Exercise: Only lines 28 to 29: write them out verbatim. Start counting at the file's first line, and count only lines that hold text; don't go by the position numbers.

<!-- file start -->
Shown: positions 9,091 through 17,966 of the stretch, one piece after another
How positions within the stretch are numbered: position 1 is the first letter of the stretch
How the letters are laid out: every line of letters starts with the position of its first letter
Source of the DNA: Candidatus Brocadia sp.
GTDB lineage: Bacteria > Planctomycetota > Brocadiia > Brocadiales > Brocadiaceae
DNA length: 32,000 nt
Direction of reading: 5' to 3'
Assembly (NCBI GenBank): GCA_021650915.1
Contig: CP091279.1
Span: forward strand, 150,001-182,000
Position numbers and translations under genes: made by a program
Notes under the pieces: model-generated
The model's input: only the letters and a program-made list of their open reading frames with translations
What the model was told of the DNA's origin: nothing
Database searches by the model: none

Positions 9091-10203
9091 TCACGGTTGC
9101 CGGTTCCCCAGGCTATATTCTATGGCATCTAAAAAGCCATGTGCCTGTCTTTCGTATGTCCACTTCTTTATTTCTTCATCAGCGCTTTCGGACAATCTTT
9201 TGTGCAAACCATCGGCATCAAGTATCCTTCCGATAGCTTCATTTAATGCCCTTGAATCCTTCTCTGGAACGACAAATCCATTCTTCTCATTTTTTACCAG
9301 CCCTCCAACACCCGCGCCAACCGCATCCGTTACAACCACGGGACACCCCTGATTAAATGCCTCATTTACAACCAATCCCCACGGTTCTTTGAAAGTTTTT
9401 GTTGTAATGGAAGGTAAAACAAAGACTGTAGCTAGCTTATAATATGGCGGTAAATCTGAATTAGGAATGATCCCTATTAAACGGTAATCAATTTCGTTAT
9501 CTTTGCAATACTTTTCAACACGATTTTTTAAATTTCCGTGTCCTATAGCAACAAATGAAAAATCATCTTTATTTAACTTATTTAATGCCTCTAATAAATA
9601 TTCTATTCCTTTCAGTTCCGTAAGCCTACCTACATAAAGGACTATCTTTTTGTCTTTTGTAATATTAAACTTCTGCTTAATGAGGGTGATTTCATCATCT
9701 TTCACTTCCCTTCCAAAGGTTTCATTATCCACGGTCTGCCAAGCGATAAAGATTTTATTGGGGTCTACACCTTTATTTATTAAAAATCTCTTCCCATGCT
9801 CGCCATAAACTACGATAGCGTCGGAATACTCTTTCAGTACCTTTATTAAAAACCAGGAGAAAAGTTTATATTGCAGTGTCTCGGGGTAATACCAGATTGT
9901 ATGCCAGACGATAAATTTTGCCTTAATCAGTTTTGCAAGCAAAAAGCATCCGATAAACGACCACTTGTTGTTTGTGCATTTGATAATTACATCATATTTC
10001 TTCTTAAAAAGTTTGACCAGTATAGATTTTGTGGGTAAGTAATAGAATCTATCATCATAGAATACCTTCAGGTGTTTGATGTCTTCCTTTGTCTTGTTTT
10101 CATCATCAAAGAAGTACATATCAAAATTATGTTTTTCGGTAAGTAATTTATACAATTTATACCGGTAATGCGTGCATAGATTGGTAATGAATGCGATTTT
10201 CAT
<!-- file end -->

10101 CATCATCAAAGAAGTACATATCAAAATTATGTTTTTCGGTAAGTAATTTATACAATTTATACCGGTAATGCGTGCATAGATTGGTAATGAATGCGATTTT
10201 CAT